Oct. 4 (UPI) -- By creating a DNA tool to accurately predict people's height, researchers see hope for assessing risk for serious illnesses.
Michigan State University scientists developed an algorithm based on one genome that includes predictors for human traits such as height, bone density and even the level of education. The findings were published this week in the journal Genetics.
"While we have validated this tool for these three outcomes, we can now apply this method to predict other complex traits related to health risks such as heart disease, diabetes and breast cancer," lead investigator Dr. Stephen Hsu, vice president for research and graduate studies at MSU, said in a press release.
With precision medicine, physicians can more quickly and accurately provide patient care, including preventing or delaying illness, the researchers said.
Utilizing machine learning, they analyzed the complete genetic makeup of nearly 500,000 adults in the United Kingdom from the UK Biobank.
The computer accurately predicted everyone's height within roughly an inch. Bone density and educational attainment were not as precise, but they were accurate enough to identify outlying individuals at risk of low bone density associated with osteoporosis or struggling in school, the researchers said.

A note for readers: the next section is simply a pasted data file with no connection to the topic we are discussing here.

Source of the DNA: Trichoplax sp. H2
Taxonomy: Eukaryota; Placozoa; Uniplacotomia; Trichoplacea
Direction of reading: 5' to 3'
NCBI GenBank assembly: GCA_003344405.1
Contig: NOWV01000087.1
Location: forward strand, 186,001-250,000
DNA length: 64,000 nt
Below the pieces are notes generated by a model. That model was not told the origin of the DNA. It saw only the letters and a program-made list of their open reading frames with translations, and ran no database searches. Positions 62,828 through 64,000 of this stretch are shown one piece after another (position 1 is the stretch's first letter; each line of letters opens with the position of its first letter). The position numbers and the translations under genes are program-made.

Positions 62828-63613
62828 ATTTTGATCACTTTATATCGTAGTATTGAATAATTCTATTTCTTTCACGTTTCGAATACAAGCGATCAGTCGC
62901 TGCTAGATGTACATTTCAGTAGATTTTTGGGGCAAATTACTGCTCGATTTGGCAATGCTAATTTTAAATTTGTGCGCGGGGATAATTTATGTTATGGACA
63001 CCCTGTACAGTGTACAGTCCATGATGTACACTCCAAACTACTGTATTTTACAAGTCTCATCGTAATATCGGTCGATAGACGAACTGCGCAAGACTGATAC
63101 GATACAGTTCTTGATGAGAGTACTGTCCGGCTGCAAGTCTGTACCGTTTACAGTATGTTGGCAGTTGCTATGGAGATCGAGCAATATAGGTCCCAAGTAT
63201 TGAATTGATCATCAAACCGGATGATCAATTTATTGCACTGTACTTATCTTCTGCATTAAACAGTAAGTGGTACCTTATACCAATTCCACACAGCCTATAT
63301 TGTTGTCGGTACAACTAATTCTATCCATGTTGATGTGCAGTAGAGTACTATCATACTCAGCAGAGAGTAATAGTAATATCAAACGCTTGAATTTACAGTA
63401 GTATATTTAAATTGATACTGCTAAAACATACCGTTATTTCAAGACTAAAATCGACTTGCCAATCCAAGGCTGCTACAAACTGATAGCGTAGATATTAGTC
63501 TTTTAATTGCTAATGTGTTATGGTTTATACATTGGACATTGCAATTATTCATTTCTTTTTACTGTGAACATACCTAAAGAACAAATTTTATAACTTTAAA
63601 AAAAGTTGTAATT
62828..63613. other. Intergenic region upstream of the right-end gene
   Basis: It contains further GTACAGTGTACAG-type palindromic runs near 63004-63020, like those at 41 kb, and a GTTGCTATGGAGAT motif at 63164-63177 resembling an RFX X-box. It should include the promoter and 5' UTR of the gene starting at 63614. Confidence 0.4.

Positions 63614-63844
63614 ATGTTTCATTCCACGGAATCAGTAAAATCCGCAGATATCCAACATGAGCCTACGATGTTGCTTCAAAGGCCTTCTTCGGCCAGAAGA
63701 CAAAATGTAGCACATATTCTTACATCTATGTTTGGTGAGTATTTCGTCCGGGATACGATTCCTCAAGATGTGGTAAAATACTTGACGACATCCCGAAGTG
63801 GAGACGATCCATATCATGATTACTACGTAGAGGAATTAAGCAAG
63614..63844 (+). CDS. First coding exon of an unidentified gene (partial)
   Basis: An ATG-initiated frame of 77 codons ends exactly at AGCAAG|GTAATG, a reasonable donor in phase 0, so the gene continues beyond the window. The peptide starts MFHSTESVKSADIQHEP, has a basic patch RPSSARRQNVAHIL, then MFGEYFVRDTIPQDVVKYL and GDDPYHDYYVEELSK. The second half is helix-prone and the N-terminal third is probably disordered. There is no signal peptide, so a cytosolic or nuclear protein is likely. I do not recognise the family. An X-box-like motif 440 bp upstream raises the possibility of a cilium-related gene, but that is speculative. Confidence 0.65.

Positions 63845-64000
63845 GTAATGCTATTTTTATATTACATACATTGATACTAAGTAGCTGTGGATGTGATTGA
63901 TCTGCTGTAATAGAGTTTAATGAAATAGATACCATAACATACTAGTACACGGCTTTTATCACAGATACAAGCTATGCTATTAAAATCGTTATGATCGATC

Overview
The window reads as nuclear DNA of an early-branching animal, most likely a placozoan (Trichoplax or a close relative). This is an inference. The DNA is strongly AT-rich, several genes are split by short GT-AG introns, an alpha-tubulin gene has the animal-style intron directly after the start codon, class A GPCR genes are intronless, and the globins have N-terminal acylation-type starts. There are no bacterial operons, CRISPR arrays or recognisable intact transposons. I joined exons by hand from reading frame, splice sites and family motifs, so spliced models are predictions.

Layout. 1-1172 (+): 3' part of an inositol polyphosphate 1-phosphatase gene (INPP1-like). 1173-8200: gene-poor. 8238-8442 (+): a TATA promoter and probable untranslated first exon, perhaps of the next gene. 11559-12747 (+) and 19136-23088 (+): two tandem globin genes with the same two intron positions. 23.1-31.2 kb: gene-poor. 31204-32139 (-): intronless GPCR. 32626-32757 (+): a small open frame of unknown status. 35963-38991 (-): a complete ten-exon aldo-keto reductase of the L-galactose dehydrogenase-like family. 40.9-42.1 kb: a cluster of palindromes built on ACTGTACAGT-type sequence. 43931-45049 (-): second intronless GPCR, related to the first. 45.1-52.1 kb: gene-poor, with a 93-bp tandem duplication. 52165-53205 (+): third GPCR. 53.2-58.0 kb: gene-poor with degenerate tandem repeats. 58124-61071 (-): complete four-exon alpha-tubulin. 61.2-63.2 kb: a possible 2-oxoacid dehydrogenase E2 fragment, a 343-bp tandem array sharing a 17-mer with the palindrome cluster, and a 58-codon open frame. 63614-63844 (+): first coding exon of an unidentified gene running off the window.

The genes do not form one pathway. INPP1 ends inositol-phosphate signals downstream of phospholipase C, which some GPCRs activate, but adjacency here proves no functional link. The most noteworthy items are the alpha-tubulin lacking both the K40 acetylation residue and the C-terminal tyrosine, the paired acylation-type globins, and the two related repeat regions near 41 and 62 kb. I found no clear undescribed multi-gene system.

With traditional genetic testing, specific changes in a person's genes or chromosomes can indicate a higher risk for diseases such as breast cancer. The MSU researcher's method considers numerous genomic differences and builds a predictor based on the tens of thousands of variations.
"The algorithm looks at the genetic makeup and height of each person," Hsu said. "The computer learns from each person and ultimately produces a predictor that can determine how tall they are from their genome alone."
The researchers plan to improve the algorithms and tap into larger, more diverse data sets.
Their work has benefited from additional computing power and decreasing DNA sequencing costs over the past few years.
"Our team believes this is the future of medicine," he said. "For the patient, a genomic test can be as simple as a cheek swab, with a cost of about $50. Once we calculate the predictors for genetically based diseases, early intervention can save billions of dollars in treatment costs, and more importantly, save lives."